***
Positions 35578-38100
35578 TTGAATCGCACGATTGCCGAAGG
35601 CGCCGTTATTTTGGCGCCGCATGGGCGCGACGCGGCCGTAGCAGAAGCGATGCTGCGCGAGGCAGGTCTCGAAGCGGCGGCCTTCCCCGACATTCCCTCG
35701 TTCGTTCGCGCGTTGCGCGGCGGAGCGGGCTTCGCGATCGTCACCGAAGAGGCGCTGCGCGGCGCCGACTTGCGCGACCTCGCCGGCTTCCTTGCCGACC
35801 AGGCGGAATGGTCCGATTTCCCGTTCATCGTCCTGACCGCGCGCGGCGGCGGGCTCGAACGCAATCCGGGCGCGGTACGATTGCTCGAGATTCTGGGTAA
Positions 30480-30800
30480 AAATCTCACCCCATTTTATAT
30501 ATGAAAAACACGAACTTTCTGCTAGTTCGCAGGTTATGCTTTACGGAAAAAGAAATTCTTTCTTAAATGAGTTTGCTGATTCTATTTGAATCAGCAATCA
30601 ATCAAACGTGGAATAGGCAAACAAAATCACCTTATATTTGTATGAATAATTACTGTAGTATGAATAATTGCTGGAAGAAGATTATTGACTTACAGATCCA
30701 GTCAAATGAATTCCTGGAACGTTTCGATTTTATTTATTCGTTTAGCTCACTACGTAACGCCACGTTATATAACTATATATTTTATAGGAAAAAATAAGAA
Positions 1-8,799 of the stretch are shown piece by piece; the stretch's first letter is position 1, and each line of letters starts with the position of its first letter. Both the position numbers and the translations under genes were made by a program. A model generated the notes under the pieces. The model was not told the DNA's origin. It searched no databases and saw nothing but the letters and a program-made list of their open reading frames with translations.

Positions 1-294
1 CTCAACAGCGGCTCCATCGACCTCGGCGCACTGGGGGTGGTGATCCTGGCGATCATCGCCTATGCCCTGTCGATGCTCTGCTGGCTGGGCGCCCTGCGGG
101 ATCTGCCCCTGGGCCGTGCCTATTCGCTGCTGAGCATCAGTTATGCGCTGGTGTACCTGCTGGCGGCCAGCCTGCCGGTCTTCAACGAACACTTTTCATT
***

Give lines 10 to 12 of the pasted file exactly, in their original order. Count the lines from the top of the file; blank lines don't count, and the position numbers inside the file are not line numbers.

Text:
30701 GTCAAATGAATTCCTGGAACGTTTCGATTTTATTTATTCGTTTAGCTCACTACGTAACGCCACGTTATATAACTATATATTTTATAGGAAAAAATAAGAA
Positions 1-8,799 of the stretch are shown piece by piece; the stretch's first letter is position 1, and each line of letters starts with the position of its first letter. Both the position numbers and the translations under genes were made by a program. A model generated the notes under the pieces. The model was not told the DNA's origin. It searched no databases and saw nothing but the letters and a program-made list of their open reading frames with translations.

Positions 1-294